Attorney fees.

PositionCiaprazi v. County of Nassau - Cody v. Hillard - Hunt v. State of Missouri, Dept. of Corrections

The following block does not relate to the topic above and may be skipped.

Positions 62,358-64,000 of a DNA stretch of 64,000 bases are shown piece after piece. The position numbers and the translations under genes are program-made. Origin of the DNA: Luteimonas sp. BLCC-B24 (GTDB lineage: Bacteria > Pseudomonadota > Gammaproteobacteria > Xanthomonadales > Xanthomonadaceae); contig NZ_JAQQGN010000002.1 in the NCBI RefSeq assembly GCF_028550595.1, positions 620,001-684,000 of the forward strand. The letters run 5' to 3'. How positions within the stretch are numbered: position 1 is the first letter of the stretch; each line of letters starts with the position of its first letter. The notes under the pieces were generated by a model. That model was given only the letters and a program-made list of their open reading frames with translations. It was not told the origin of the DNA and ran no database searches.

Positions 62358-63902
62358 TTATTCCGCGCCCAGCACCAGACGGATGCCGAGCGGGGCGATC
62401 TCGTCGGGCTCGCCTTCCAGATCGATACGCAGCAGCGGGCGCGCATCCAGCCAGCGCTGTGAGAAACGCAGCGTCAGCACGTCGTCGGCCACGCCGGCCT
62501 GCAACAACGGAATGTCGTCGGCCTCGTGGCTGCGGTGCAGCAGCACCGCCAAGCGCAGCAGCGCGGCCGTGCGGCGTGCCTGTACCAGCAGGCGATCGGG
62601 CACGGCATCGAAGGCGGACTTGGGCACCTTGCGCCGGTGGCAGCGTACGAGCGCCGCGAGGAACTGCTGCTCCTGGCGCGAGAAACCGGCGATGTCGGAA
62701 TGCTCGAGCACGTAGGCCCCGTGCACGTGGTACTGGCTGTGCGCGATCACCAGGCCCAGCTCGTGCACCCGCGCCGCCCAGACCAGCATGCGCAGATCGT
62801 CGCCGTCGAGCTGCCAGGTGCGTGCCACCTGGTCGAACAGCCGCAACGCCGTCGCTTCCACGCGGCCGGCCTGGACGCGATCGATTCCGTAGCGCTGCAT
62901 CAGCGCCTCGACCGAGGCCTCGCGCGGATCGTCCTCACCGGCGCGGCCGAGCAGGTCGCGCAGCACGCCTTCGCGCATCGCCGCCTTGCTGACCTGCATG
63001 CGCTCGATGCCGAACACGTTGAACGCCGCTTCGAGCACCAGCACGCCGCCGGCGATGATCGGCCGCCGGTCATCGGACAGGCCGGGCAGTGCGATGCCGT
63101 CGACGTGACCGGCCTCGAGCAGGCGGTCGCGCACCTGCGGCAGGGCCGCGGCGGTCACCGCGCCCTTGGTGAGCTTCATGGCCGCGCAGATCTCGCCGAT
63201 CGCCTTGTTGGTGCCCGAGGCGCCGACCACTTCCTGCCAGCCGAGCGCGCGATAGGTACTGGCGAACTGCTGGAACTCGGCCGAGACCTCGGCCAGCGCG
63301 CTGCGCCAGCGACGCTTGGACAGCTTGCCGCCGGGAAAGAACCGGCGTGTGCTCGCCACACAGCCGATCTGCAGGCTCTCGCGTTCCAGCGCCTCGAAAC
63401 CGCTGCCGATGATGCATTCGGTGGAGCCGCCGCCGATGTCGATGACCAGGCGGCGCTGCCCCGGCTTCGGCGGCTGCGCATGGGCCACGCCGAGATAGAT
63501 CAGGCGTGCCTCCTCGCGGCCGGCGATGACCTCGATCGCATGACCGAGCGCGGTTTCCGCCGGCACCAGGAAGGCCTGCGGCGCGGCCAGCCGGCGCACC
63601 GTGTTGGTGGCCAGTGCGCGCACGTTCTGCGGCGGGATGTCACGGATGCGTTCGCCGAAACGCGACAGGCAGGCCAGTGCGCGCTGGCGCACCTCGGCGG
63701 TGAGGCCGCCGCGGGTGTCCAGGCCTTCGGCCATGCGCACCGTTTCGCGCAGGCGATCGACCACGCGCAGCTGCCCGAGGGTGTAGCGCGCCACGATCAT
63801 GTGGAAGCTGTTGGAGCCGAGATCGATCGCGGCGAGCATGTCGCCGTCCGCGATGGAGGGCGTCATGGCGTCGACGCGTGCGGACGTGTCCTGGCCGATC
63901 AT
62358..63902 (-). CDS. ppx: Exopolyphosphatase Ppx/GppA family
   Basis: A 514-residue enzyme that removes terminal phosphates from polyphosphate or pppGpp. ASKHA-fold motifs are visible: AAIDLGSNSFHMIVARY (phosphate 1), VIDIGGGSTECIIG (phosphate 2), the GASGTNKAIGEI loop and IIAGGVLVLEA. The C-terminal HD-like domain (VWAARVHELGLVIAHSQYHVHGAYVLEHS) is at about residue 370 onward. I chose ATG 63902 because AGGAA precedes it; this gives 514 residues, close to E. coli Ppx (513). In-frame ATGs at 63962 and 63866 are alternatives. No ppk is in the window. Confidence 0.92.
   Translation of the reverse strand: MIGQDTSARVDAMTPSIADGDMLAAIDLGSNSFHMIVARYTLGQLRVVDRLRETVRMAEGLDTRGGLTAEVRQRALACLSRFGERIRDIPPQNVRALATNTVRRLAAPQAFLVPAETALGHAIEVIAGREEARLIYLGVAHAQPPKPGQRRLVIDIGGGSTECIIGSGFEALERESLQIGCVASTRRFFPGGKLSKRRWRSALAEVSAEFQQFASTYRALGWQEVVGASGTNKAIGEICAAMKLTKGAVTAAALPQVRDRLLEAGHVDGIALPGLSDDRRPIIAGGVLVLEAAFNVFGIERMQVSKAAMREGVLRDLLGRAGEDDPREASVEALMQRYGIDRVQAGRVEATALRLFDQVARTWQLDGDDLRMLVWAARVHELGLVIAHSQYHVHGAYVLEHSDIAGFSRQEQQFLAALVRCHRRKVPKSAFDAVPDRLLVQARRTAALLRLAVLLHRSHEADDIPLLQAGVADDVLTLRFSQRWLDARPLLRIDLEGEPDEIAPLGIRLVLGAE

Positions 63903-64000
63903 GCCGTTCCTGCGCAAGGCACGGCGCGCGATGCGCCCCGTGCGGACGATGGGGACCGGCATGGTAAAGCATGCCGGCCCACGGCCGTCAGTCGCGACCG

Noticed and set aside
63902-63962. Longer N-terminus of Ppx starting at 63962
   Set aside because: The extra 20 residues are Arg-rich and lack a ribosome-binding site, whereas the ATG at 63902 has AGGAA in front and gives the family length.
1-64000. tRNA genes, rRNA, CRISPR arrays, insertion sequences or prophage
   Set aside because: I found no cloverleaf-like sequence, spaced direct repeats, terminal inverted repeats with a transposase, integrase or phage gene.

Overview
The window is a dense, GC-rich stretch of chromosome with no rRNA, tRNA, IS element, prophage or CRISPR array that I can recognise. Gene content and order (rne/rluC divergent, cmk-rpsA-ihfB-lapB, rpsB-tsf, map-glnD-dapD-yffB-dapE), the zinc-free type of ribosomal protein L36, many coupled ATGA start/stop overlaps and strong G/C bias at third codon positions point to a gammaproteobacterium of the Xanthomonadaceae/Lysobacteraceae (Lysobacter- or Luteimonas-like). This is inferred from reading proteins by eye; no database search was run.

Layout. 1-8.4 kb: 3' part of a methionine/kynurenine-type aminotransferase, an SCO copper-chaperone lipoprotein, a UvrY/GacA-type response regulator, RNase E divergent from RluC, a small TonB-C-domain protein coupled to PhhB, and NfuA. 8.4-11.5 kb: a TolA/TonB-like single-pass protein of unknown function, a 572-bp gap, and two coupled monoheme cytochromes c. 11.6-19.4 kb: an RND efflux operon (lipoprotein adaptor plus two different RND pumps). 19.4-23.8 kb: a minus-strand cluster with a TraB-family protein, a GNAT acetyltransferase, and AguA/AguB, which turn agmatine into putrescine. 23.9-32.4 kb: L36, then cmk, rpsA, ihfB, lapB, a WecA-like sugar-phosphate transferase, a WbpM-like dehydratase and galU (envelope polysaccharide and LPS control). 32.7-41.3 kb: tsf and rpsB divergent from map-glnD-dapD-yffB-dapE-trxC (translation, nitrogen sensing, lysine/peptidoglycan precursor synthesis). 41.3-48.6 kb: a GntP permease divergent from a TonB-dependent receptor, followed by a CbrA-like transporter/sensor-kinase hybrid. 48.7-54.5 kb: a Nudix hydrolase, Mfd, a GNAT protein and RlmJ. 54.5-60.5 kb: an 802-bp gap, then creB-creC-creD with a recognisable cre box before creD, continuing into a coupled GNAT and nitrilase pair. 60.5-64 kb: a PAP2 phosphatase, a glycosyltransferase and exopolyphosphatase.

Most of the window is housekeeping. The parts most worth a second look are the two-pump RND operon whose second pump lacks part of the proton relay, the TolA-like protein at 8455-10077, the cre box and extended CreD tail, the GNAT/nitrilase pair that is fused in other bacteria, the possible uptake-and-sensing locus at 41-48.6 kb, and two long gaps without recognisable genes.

5. Attorney Fees U.S. District Court Ciaprazi v. County of Nassau, 195 F.Supp.2d 398 (E.D.N.Y. 2002). An inmate filed a [section] 1983 ATTORNEY FEES action alleging that county correction officers used excessive force against him. After a jury LIMITATION awarded nominal damages on one count, the inmate applied for attorney fees and costs. The district court held that the inmate was the "prevailing party" but that the award of attorneys fees was not warranted, where the inmate recovered only $1 in nominal damages against one officer, the jury found in favor of the other officer, the case did not involve a significant legal issue, and there was no award of injunctive relief. (Nassau County Correctional Center, New York) U.S. Appeals Court Cody v. Hillard, 304 F.3d 767 (8th Cir. 2002). A class of state prisoners who had brought a PLRA--Prison [section] 1983 action against state prison Litigation officials moved for the award of attorney fees Reform Act after a private settlement agreement was entered, dismissing the case without prejudice. The district court granted the motion and the appeals court affirmed. The appeals court held that the class was entitled to a fee award for three separate phases of the litigation and that the award of fees was not banned by the Prison Litigation Reform Act (PLRA) of 1996. The court also held that the private settlement agreement did not bar the award of attorney fees. The court found that the prisoners were the prevailing party for the purpose of an attorney fee award under [section] 1988, where they had obtained a court-ordered consent decree that governed the operation of a state prison for twelve years. The appeals court affirmed the district court award of fees in the amount of $106,877. (South Dakota State Penitentiary) U.S. Appeals Court Hunt v. State of Missouri, Dept. of Corrections, 297 F.3d 735 (8th Cir. 2002). Female nurses who ATTORNEY FEES had been assigned by a temporary staffing agency to provide nursing services to state prisons, brought claims against the corrections department under Title VII. The district court entered judgment in favor of the nurses on the retaliation claims and awarded them attorney fees. The nurses appealed and the appeals court affirmed the district court decision. The appeals court held that the nurses were employees of the department, not independent contractors, and thus had standing to sue under Title VII, noting that the existence of a contract referring to a...

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